Where To Find Sheds

You’ll pick up more shed antlers by searching in high-odds areas. Food sources are the #1 locations to find sheds, according to Dwayne Jones, community manager of Shed Season (shedseason.com), a website that lets shed hunters share their finds.

“Look for the food,” Dwane Jones said. “Regardless of where you live, you’re going to find the bucks sheds where you find the food source.”

Look around crops for sheds. Photo Credit: Shed Season

In Jones’ home state of Indiana, that often means bean fields, standing grain or cover crops like tillage radish. It might be something different in your area, but finding the best food means finding shed antlers, too.

Tip #2

Another tip is to avoid shed hunting too early in the year, particularly during mild winters, when many bucks will carry their antlers into mid-February.

“First and foremost, stay away until the bucks’ antlers are actually on the ground,” Jones said. “If you’re on social media, it seems like everyone else is finding sheds. If you’re running game cameras or monitoring deer at a distance , it’s best to stay out until you actually see that bucks are loosing their antlers. If you’ve found the spot and you’ve got the food, the antlers will be there. I don’t get crazy into it until about the first of March.”

Narrow the Search

Walking large fields or combing big stands of timber can seem tempting, but Jones recommends shed hunters focus on transition areas.

“Walk the edges,” he said. “Check fields where they meet the taller grasses; the edge of the timber, the edge of the CRP. Bucks are creatures of the edge.”

Probably the first bit of advice anyone ever gets about shed hunting is to look where deer jump a fence. Jones laughed at the idea, admitting that he’s never actually found a shed at a fence crossing. Still, he said the concept is sound. The impact from jumping can knock an antler loose, so it makes sense to check crossings near fences, but also where deer jump creeks or ditches. Any obstacle a deer has to go over or under could knock off an antler.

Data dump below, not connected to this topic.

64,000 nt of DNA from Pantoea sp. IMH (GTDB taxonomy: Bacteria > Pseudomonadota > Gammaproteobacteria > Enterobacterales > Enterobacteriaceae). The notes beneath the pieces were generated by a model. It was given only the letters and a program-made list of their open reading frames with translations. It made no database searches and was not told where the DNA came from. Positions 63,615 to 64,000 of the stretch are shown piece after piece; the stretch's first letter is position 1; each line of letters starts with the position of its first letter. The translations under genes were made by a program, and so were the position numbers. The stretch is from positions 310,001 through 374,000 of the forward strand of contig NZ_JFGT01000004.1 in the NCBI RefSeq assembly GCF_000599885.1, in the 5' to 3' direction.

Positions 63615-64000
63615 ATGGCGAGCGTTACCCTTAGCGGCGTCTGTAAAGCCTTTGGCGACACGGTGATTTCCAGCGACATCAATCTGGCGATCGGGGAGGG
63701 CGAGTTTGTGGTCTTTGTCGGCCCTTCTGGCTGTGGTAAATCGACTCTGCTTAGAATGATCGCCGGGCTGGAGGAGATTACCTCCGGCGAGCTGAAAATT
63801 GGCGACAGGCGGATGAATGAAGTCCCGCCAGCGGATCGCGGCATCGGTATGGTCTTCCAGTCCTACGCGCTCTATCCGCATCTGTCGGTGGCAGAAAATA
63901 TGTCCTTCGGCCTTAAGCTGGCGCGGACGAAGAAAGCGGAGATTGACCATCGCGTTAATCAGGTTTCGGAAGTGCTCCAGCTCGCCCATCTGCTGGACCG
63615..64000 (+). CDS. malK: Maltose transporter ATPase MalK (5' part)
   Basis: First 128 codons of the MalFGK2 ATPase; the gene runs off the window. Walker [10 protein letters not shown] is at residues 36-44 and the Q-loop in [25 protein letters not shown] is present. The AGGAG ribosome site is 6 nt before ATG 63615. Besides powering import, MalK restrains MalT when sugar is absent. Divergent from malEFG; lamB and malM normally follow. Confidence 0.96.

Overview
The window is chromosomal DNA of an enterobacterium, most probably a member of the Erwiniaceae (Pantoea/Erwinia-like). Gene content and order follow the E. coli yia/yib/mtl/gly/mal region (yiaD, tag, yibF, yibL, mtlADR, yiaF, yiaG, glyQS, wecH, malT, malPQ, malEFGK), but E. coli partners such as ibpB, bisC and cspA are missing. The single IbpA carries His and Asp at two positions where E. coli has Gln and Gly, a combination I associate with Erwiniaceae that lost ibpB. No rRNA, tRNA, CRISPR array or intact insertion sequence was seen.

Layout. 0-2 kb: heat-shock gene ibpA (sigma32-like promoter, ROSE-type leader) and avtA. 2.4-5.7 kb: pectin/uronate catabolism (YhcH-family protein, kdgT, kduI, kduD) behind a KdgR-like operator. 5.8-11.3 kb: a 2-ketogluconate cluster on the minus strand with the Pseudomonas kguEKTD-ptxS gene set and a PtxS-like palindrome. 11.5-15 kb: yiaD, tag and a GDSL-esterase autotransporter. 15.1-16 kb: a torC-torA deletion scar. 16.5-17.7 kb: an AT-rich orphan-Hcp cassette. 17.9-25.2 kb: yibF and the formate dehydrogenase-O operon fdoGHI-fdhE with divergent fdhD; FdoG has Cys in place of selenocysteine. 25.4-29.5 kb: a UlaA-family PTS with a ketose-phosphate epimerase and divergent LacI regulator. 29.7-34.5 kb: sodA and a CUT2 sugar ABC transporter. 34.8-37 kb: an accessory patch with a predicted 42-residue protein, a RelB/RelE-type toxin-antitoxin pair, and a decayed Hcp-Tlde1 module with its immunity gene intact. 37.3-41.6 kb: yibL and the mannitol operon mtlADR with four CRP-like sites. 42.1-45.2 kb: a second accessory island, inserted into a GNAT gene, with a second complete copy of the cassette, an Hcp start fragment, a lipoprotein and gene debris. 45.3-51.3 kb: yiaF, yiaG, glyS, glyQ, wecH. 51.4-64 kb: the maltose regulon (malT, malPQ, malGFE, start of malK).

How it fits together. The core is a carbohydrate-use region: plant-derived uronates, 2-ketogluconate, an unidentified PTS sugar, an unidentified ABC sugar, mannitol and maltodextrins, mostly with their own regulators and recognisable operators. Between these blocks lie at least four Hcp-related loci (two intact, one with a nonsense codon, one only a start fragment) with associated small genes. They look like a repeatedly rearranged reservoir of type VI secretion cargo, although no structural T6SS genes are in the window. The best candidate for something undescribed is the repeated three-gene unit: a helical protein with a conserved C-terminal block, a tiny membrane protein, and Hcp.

“It’s worth taking the extra steps to check those,” he said.

Pick the Days

Jones is always thinking about shed hunting and even plans shed hunting strategies while he’s deer hunting.

“Pay attention to fall sign while you’re out and about for the upcoming (shed) season,” he added.

The best time to shed hunt is any time you can, but if he had his choice, Jones would pick a cloudy day.

Try to shed hunt on cloudy days. Photo Credit: Shed Season

“Try to focus on overcast days,” he said. “Try to walk with the sun at your back. If it’s sunny out and you have the sun in your face, it can be nearly impossible to see sheds.”

When you do finally pick up an antler, particularly if it’s a nice one, naturally you’ll want to match it up. Sometimes antlers fall off together, but that is rare.

“When I find a shed antler I start walking circles around it,” Jones said. “That has been the best way that I’ve found (to find a matching antler).”

A GPS or Mapping App can aid your search.

“Turn on your tracker and you can go back and see what you’ve covered,” Jones said. “The best thing is it will show you what you did NOT cover. Using a tracker can be a huge help.”

He noted that last year, he matched up a nice set by looking at his tracking device and finding the largest gap between his circles. That’s ultimately where the matching antler was.

Finally, keep a positive attitude.

“Don’t get discouraged,” Jones said. “There’s going to be times where you go days and don’t find a shed, but there could still be one laying just around the next bend or behind the next tree.”

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